When you start learning a language and then visit the country, one of two things can happen (usually both do):
You get a boost of confidence as you can understand people speaking, and be understood.
You become demotivated if you cannot hold a conversation in your new language.
I moved to France to learn French. I regularly felt boosted and demotivated (sometimes on the same day). After 4 years there, I thought my French was pretty good. I recently took a test to gauge my French level and my score came out as pre intermediate 🙁 (I think there was a mistake) very deflating! However, yesterday I took a book out from the library – L’etranger by Albert Camus and found that I could understand most of the first few pages (with a little help from a dictionary) so I felt motivated again. See how easy it is to swing from motivation to demotivation and vice versa?
One of the common myths about learning a language is that it is hard. It isn’t, we all did it, but it took a long time. Learning a second language is a long process.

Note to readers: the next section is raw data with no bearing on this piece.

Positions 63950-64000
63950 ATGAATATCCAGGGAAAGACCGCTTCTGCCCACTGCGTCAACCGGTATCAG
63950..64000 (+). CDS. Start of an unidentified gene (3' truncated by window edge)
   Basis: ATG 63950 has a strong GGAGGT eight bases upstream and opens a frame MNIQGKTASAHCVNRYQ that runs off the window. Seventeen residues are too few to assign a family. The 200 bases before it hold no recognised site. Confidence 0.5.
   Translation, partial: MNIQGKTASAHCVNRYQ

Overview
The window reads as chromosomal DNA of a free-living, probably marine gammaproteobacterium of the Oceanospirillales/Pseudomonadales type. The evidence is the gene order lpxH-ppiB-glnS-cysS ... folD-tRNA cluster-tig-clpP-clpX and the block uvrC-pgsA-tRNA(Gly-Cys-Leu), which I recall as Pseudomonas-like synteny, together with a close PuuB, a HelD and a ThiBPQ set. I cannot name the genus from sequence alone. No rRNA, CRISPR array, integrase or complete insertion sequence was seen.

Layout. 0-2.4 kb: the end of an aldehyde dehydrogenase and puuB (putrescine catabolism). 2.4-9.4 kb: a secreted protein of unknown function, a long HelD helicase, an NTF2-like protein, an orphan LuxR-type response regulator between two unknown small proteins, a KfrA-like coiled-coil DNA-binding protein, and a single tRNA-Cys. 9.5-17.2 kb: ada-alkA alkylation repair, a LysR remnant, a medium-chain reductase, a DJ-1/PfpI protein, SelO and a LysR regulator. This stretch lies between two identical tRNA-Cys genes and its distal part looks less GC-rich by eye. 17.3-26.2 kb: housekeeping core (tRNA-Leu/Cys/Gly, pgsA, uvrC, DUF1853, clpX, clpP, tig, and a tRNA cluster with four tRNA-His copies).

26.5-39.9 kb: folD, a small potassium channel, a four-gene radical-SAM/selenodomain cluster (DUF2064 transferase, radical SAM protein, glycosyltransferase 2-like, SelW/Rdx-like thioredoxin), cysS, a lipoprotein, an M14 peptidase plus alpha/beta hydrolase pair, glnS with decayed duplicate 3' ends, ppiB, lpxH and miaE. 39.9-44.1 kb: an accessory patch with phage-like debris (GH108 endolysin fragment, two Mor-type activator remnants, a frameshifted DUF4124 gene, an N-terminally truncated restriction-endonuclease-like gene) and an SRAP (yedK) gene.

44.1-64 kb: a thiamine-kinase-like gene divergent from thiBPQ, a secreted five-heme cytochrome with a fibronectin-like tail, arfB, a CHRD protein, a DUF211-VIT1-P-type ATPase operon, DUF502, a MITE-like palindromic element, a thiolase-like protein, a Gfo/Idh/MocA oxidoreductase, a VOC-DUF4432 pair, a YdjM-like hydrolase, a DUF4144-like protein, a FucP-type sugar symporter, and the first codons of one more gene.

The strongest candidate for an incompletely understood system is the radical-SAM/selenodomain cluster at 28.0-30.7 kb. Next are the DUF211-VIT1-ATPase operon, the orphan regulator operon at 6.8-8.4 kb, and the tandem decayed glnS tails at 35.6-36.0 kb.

It depends largely on your expectations. You may wish to learn the basics to communicate on holiday, which is easily achievable with a simple beginners’ course. If your goals are to achieve a level of fluency, this will take longer. Gruff Davis from Kwiziq.com reports it takes more than 600 hours of study to reach fluency. It is quicker if you immerse yourself in the language by living in the country, but the reality for those of us who attend weekly classes and live in England, it will take longer.
The good news is there are things we can do to help us:
listen to the radio or to audio books in your chosen language (even if you don’t understand everything)
Don’t worry about looking or sounding silly.
My friend once told me she is good at speaking languages because she is a good actress. You need to mimic, therefore feeling silly means you are doing something right.
Congratulate yourself on each success
Eat and sleep well (these all help your cognition)
Good luck with learning your chosen language!